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The Legal Risks of Greenwashing Are Real

July 25, 2022, 8:00 AM

“Eco-friendly,” “sustainable,” “net zero, ” and “reusable”—the advertising landscape is increasingly awash with these buzzwords as companies increasingly prioritize environmental, social, and governance initiatives in response to increased consumer demand for sustainable and socially conscious products and services.

For example, the clean beauty market is estimated to reach $22 billion (on a global basis) by 2024, making it one of the fastest growing categories within the cosmetics industry. Cosmetic companies, as well as companies in other industries, are eager to gain market share in the incredibly lucrative and expanding sustainability and eco-friendly movement.

Indeed, 72% of North American executives agreed that their organization has overstated its sustainability efforts in a recent survey conducted by Harris Poll for Google Cloud. This practice of misrepresenting the sustainability or eco-friendliness of a company’s products or services, commonly referred to as “greenwashing,” has caught the attention of plaintiff consumer and activist organizations.

A wide range of companies presently face class action lawsuits including, for example, Whole Foods for touting its commitment to “sustainability” and “environmental stewardship,” Burt’s Bees Cosmetics for advertising that its ingredients “come from nature” and are obtained using “responsible sourcing methods,” Dasani and other bottled water brands for marketing products as “100% recyclable,” and KLM for its “Be a hero, fly CO2 zero” tag line.

While both the law and many of these cases are still in their early stages, recent court decisions shed additional insight into how courts may analyze these types of claims and how companies can proactively take action to minimize their legal risk.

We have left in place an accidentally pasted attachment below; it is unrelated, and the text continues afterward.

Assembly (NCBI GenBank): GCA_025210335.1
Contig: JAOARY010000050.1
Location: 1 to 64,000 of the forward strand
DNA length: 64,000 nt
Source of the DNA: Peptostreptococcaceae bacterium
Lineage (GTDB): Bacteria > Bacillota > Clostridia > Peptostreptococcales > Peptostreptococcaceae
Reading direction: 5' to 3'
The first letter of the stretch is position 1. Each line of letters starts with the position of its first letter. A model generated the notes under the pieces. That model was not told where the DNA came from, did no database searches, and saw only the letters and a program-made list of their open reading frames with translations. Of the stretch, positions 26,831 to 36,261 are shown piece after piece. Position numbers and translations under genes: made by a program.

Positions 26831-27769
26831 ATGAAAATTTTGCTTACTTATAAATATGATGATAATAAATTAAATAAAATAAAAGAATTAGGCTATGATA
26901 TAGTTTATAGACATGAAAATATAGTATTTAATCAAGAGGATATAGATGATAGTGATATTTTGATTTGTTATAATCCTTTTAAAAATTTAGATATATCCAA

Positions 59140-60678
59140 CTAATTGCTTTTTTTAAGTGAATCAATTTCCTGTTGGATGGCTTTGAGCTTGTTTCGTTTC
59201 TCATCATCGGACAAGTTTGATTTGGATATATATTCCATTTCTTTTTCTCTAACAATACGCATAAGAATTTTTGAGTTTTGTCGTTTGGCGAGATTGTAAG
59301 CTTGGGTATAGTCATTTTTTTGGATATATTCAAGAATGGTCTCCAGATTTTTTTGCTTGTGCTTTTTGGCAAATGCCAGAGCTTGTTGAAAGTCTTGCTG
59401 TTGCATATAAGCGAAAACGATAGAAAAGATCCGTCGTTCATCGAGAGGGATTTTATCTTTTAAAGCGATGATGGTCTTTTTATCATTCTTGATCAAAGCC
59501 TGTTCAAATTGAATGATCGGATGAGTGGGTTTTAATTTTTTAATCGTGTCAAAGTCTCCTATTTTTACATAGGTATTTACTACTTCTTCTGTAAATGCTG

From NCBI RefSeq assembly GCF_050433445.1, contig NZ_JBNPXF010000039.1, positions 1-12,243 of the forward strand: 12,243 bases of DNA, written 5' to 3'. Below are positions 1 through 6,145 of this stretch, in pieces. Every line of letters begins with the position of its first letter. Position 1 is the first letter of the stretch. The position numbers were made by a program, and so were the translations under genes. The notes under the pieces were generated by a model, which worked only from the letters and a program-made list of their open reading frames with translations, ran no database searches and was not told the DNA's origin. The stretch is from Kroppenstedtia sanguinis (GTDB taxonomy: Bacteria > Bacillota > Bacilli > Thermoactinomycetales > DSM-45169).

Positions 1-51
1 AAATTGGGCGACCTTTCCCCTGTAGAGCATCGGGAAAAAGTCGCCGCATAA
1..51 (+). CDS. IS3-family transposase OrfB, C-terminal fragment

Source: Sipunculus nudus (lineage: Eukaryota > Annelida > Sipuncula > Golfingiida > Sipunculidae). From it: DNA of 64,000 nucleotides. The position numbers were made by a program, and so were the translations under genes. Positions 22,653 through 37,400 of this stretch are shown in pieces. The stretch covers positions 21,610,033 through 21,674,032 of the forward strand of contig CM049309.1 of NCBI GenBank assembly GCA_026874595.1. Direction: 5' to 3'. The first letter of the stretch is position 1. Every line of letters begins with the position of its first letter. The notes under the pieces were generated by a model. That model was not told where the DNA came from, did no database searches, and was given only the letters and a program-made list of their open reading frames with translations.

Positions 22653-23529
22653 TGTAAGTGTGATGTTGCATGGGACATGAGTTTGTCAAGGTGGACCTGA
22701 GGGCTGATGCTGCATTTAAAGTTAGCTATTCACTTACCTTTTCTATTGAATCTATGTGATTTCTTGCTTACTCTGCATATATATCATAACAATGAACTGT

Don’t Assume Ads Will Be Viewed as Puffery

Defendants facing allegations of false advertising have frequently mounted successful defenses by showing the statements were mere puffery, such as “world’s best cup of coffee.”

ALDI Inc. took this approach in defending against false advertising allegations in relation to the statement “Simple. Sustainable. Seafood.” on its Atlantic salmon products. Yet, the court recently rejected this argument.

Kroger Co., as one of several companies in a recent spate of lawsuits attacking advertising of sunscreen products as reef friendly, similarly sought dismissal on the grounds of puffery, pointing to other court decisions where statements such as “pet friendly” constituted puffery. The court rejected this argument.

Context and Visual Proximity Matters

While well-established case law advises courts to examine allegedly false advertising in context, recent court decisions underscore the risks companies assume in relying on context for proving the truth of broad advertising statements.

StriVectin Operating Co. argued its advertising of sunscreen products reading “REEF SAFE* SUNSCREEN” is literally true because on the back of the product package there is an asterisk and fine print stating that the product does not contain two particular ingredients that are widely thought to harm coral reefs. Quickly rejecting this argument, the court described the argument as “absurd” explaining a company cannot have a misleading statement on the front and then escape liability by stating in fine print on the back “that’s not actually what we mean.”